According to a resident of Tsa-Vedeno, who was also detained that day, in the evening the military ordered detainees to stand in a row. Some of the detainees, including Ramzan Kukuyev, were ordered out of the line. They were blindfolded and taken to a military helicopter. The helicopter and the servicemen then left in the direction of the town of Shali. Since then the applicants have had no news of Ramzan Kukuyev.
In the applicants’ submission, fifteen men from Tsa-Vedeno were apprehended during the “sweeping-up” operation on 3 May 2001. Some of them were released the same day, several others were released and delivered by a military helicopter to the outskirts of Tsa-Vedeno four days later. Ramzan Kukuyev, his cousin and another resident of Tsa-Vedeno disappeared following their detention.
The events of 3 May 2001, including the detention and disappearance of Ramzan Kukuyev, were reported by a number of human rights NGOs, and, in particular, by the Human Rights Watch in its report “Last seen...: continued ‘disappearances’ in Chechnya” (April 2002) and by the Memorial Human Rights Centre in June 2003.
(b) The Government’s version
In the Government’s submission, on 3 May 2001 at about 11 a.m. unidentified persons in masks and camouflage uniforms armed with automatic firearms arrived in armoured vehicles at the village of Tsa-Vedeno, the Chechen Republic. Those persons detained 14 residents and took them away in an unknown direction. Subsequently, all the detainees except for the applicants’ relative and two others were released. The latter three residents of Tsa-Vedeno remain missing up to date.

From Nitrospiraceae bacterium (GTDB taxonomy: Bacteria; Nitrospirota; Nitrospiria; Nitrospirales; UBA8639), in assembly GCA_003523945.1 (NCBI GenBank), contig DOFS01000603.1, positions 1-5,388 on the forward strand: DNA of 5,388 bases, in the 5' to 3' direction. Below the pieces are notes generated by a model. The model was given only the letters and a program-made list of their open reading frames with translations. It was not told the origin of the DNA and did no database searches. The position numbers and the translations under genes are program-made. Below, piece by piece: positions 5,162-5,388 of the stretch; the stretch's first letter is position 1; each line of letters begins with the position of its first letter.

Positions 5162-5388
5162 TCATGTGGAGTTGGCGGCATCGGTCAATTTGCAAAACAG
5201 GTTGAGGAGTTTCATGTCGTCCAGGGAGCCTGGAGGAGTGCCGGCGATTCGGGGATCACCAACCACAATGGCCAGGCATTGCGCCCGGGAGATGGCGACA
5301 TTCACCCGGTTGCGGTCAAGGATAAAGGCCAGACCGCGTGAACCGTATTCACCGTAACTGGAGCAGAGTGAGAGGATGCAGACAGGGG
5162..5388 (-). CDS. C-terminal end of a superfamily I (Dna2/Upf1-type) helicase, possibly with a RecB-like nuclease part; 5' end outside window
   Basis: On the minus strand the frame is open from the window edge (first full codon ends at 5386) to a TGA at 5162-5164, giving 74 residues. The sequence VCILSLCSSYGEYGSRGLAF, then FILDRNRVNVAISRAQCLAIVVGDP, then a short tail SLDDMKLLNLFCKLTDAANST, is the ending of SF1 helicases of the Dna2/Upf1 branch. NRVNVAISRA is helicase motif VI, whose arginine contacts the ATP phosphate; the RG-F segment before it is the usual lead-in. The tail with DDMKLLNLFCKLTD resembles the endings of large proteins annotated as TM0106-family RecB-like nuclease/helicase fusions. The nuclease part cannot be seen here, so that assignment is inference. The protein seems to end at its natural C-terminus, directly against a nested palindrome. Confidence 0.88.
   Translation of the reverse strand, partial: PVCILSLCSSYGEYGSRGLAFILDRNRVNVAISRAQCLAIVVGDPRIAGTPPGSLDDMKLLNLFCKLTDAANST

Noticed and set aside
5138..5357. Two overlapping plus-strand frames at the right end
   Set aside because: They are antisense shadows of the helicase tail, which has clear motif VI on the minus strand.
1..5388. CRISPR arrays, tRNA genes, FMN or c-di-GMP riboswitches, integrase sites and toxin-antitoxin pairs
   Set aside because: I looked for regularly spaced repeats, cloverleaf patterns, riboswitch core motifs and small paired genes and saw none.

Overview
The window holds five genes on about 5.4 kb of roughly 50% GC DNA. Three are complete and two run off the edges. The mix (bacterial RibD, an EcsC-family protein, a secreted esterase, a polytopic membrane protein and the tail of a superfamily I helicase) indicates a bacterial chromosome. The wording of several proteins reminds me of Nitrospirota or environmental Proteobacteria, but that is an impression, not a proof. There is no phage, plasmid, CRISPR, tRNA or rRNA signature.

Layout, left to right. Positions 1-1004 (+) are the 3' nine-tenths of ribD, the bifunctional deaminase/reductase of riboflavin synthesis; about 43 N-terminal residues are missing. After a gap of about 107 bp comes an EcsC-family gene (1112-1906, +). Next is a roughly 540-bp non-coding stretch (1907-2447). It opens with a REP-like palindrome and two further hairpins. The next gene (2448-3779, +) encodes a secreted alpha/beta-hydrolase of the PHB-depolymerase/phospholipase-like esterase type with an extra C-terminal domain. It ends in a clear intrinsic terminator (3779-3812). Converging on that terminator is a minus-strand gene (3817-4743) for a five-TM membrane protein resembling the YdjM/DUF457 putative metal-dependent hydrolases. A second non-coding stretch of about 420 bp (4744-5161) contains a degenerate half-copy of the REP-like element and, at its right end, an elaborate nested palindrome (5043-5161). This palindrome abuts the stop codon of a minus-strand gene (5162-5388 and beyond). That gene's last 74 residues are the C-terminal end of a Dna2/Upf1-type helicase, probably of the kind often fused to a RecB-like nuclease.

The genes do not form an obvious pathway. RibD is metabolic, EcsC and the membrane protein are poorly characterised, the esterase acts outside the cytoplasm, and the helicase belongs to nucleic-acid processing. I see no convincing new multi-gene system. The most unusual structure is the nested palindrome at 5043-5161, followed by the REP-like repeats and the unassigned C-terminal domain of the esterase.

2. The search for Ramzan Kukuyev
On 3 May 2001 the federal military sealed off the village of Tsa-Vedeno.
On 4 May 2001, after restrictions had been lifted, the first applicant went to a military commander’s office in Vedeno to find out about her husband’s whereabouts. According to her, Mr Shevelev, the military commander, refused to talk to her that day as well as on 5 and 6 May 2001.
On 7 May 2001 Mr Shevelev met the first applicant and told her that “he knew where the Kukuyev brothers were kept, but would not tell her, as the Kukuyev brothers were bandits”. Later, however, the military commander told the first applicant that the “sweeping-up” operation of 3 May 2001 had been conducted by the Samara special police unit (Самарский отряд милиции особого назначения) and that the Kukuyev brothers were kept at the federal military base in Khankala.
In the first applicant’s submission, she attempted to talk to the prosecutor of the Vedeno District, but the latter refused to meet her.
The first applicant managed to talk to two residents of Tsa-Vedeno detained on 3 May 2001 and released four days later. According to her, they were severely beaten, one of them had burns on his chest, back and legs and his arms were swollen. They told her that they must have been detained at the military base between Shali and Serzhen-Yurt, since that was the only base, apart from the military base in Khankala, where military helicopters could land. They had been kept in a basement and severely beaten and tortured with electricity. One of them told the first applicant that he had seen her husband on 4 or 5 May 2001 when the latter had been taken for an interrogation. He had also seen the first applicant’s husband in the basement. The ex-detainees refused to make written statements, as they feared for their security.